The Theatre of Butrint was one of the first monuments discovered by Ugolini and its excavation, began at the end of May 1928, was the longest and most difficult undertook during his campaign because the debris fallen from the slope of the hill buried the orchestra and the seats under several metres of earth. It can be dated around the middle of the 3rd century BC thanks to the dedicatory inscription and the numerous inscriptions of slave manumission found on the western parodos and on the diazoma.


Its first phase presents an irregular shape which could be reconnected to the presence of earlier structures, probably built under the Peristyle building and which has influenced the construction of the Theatre itself. The extension of the lower cavea was in fact limited to the west by the Shrine of Asclepius and to the east by a rectangular structure interpreted as a Greek stoa. The Shrine was built before the Theatre, however the link between the two became even more evident during the Roman renovation of the complex with the construction of a stage building joined to the auditorium thought vaults constructed over the entrances of the Greek theatre. It was in the same moment when the seating of the lower cavea was extended above the Shrine and the earlier western entrance of the Greek theatre was replaced by a vomitorium situated above the earlier votive deposit. This means that the Shrine was incorporated in the Theatre substructures, which can suggest also a close relation with the same cult. 

Nowadays, the lower cavea is well preserved along with the orchestra, the parodoi and the stage. The lower part has six radial stairways, whose interval decrease from east to west because. The same irregularity can be seen also in the decreasing width of the plinth below the front row of seats and in the number or rows, since che Shrine of Asclepius prevented the construction of the last four rows. Almost nothings remains of the Greek stage, entirely replaced during the Roman renovation, even though many blocks belonging to it have been reused in the pavement and for the new foundations. The theatre was partially destroyed due to medieval stone-robbing, however it was after the Second World War that its conditions significantly worsened. The eastern part of the Theatre is the more damaged, since the retaining wall on this side of the hill has slipped toward east causing the collapse of the masonry and the detaching of external buttresses. Nevertheless, the biggest problem is represented by the infiltrations of groundwater, which covers the pavement of the Shrine and part of the Theatre for most of the year. 


For what concerns the findings, little was recovered from the upper levels, apart from some inscriptions. Below the Medieval terracing many architectural fragments and pieces of marbles were found, along with the group of Julio-Claudian portraits (Livia, Augustus and Agrippa's heads) and other statues (Asclepius' head, warriors, male and female heads and torsos, fragments of Mercury's statue) originally decorating the scaenae frons. It must be noted, however, that the Roman reconstruction of the sanctuary seems to be independent from the erections of these statues. Augustus' portraits follows the characteristics typical of well-known sculptural models such as the Prima Porta, while Livia and Agrippa's heads show more affinities with Hellenistic royal portraits for Livia and with a more classicising and idealised style for Agrippa.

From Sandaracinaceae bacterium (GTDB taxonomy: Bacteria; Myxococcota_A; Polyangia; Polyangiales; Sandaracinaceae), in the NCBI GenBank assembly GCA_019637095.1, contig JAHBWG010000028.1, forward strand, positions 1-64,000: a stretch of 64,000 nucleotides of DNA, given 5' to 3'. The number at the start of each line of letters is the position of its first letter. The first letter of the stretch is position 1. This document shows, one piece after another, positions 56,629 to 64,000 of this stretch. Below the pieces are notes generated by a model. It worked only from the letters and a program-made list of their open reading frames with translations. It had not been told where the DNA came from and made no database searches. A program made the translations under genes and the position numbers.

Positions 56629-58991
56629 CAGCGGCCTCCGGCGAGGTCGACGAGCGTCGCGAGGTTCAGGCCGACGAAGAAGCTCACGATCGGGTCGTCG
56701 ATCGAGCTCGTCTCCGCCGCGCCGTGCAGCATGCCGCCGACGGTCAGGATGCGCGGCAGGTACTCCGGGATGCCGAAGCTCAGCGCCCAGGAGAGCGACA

There are several inscriptions recovered in the area of the theatre. There is the commemorative inscription on the second row of seats celebrating the construction of the Theatre by the prostates of the Chaones and the priest of Asclepius using the revenues derived from the cult of the god. There are the 29 inscriptions on the analemma of the western parodos, 27 of which are manumission inscriptions for the liberation of slaves, covering a period of almost 30 years. Finally, there are the 14 inscriptions on the diazomawhich refer to acts of manumissions as well, even though these are more specific in mentioning, in a span of almost one decade, the time of the year and the witnesses participating in the ceremony. These are subsequent to the inscription of the parodosin fact they refer to the strategos and the prostates ton Prasaibon. The manumissions are dated between 3rd and 2nd century BC. They refer also to the presence of the prostates of the Chaones and, most of the times, the priest of Asclepius, who was the caretaker and the guarantor for the manumissions. The names of both the prostates and the priests are also used as reference for the dating of the inscriptions.

Bibliography on the subject


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  • Morricone L., Le iscrizioni del teatro di Butrinto, edited by l. Pugliese Carratelli in La parola del passato, vol. XLI, 1986
  • Mustilli D., "Relazione preliminare sugli scavi archeologici in Albania (1937-1940)", in Reale Accademia d'Italia. Rendiconti della classe di scienze morali e storiche, f. 12, series VII, vol. II, Roma, 1941, pp. 677-704
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